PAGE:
Connecting Women at the 19th Hole

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Connecting Women at the 19th Hole

Donna Hoffman’s mission is to empower and connect women through golf, and it all starts with building a relationship first
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Written By:

Christina Lumsden

After working many golf industry jobs, including pro shop assistant, caddie, and associate magazine editor, Christina now works independently as a marketing and writing consultant for small and start-up businesses.

The LPGA Women’s Network has partnered with FORAY GOLF, a company redefining golf apparel for modern women and their unique expressions of style, to celebrate the women who are challenging the status quo in golf.

The Women Beyond Par series puts a spotlight on the pioneers who are growing the game for all girls and women and blazing trails to accomplish their dreams.

 

Golf starts at the 19th hole . . . at least it does for Women On Course, an organization dedicated to connecting women through the game with engaging events on and off the golf course. When founder Donna Hoffman was learning how to play golf, the thought of getting rewarded with a chilled glass of chardonnay on a beautiful patio and spending time with friends would motivate her to finish 18 holes.

“I was always really intrigued with the 19th hole,” Hoffman said. “I noticed it’s where everyone solidifies their relationships, and they really come alive. Everyone is best friends, and they’re relaxed, so I thought, why can’t you just start the game at the 19th hole?”

That’s how it all began when Hoffman founded Women On Course in 2005. She was always an entrepreneur at heart and after selling her film and video company, she decided to start a golf lifestyle show that was eventually picked up by AOL for their sports channel. The show was so well-received, Hoffman decided to try hosting local happy hour events, and Women On Course was born.

“I wanted to help women to feel empowered so they could accept an invitation to the golf course—they deserve to be doing that,” she said.

Without even realizing it, Hoffman’s organization was serving a demographic the golf industry was desperately trying to reach and better understand. Women’s golf was growing, especially among females in business who wanted to get on the course where deals were being made. Who better to serve them than an organization for women run by women?

“Women aren’t just ’rounds played’—you can’t look at the women’s market as how many rounds are you going to get out of them,” Hoffman said. “They want a relationship and Women On Course spends a lot of time cultivating that relationship.”

In 2008, while the golf industry was hit hard by the recession, Women On Course continued to grow nationwide. Hoffman decided the best way to continue growing the business was to form a partnership with a national golf course management company, and that’s when things went south.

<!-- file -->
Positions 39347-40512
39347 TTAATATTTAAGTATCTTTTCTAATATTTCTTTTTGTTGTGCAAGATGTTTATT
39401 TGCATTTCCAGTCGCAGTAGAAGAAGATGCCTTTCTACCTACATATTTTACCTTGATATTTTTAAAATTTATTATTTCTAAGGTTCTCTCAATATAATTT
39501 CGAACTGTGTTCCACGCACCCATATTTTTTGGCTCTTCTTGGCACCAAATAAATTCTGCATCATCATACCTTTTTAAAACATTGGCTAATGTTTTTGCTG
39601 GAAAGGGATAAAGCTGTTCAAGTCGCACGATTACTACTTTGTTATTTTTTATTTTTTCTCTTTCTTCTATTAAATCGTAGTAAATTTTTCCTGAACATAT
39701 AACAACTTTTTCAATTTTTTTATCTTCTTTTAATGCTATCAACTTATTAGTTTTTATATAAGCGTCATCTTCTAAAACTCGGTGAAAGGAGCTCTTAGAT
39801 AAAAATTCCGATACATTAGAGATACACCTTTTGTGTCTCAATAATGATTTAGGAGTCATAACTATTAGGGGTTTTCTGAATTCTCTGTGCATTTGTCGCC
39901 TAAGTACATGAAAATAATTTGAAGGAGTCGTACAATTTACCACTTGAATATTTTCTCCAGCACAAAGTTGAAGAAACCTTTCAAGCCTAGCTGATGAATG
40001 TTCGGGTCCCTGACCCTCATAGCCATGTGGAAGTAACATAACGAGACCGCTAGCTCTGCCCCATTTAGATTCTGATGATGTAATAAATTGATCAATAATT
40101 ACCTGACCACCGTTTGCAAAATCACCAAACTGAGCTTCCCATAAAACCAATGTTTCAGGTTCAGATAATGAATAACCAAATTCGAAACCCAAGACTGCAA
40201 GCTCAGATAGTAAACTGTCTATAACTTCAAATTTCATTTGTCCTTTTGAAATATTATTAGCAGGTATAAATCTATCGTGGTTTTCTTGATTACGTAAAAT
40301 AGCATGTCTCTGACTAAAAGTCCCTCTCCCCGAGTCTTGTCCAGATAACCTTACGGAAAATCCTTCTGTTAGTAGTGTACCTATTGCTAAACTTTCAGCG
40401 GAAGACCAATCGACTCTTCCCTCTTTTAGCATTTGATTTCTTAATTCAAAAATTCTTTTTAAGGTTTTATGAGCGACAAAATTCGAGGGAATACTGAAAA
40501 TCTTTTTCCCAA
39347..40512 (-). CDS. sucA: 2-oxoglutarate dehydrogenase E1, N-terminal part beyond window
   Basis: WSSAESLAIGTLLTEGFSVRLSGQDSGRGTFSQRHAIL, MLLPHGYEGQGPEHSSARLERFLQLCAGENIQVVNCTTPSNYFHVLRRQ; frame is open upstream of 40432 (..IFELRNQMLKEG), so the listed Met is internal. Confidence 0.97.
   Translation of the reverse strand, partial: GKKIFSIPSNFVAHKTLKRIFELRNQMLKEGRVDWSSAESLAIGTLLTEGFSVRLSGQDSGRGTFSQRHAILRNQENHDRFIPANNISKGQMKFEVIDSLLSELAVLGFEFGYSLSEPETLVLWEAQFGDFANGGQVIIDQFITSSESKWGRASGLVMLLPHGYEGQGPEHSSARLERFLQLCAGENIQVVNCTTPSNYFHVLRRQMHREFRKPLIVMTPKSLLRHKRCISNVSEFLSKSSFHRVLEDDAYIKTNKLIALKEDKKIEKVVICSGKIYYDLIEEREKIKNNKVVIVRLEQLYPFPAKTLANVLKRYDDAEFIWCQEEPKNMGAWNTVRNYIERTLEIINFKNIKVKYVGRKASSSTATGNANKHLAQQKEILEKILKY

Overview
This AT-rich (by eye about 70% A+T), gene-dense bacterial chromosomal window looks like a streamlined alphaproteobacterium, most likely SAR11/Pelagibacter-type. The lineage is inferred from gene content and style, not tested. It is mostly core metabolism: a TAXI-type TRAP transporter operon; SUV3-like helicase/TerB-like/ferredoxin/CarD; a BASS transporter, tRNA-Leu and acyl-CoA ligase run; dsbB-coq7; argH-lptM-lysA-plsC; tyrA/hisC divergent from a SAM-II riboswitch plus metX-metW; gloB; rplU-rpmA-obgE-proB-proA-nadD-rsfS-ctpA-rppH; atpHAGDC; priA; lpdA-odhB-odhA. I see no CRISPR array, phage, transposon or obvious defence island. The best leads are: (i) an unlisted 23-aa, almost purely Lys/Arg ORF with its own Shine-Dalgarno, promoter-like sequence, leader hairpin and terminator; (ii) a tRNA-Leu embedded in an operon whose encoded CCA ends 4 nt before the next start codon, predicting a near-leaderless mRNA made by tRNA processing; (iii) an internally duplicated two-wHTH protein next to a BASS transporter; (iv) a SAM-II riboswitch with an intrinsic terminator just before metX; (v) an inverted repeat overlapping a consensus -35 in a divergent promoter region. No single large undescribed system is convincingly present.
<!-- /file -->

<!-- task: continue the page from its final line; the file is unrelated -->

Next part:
After three years, the management company unexpectedly pulled the funding on the program and Women On Course was in limbo. Devastated, Hoffman went back to the drawing board, determined to bring her vision back to life.

“I knew the amount of work it was going to take to get back to where it was,” Hoffman said. “This time around I wanted to be 100 percent in charge of the vision, and over the years I learned if you keep plugging away good things will happen.”

The encouragement she received from her members was all the momentum she needed to move forward.

“I’ve had people tell me that if it wasn’t for Women On Course they would never have met their best friend,” Hoffman said. “The older you get, the harder it is to find time to meet people and make friends, and golf is something you can bond over.”

Since relaunching in 2017, Women On Course offers golf and networking events in 14 different cities around the US, such as organized golf and beginner lessons, social mixers, and business success workshops. It’s about bridging the gap between the on-course experience and cultivating a community of women who enjoy the game of golf.

As Women On Course continues to grow, Hoffman’s overall mission with the organization is to help women feel comfortable and confident on the golf course, so they never have to turn down an invitation to play whether it’s for business or just for fun.

“There are many different reasons why people pick up the game and no reason is better than another,” Hoffman said. “People always say, ‘I’m a terrible golfer’ or ‘I’m not very good’, and I tell them you are a golfer—we don’t have to put an adjective in front of it that puts you down, just go out there and have fun.”

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Great article and thank you Donna for starting Women on Course and getting it back up and running. Golf is my passion and I have met many amazing friends as a member. DON’T SAY, ‘I’M A TERRIBLE GOLFER’ OR ‘I’M NOT VERY GOOD’ JUST GO OUT THERE AND HAVE FUN.” I am the Chicago Market Leader for Women on Course and I am so excited to be part of the WOC and set up local events in Chicago for women of all levels. Join WOC and meet new friends and have fun golfing with the ladies.

Kim

Great story! Thank you for giving us women opportunities!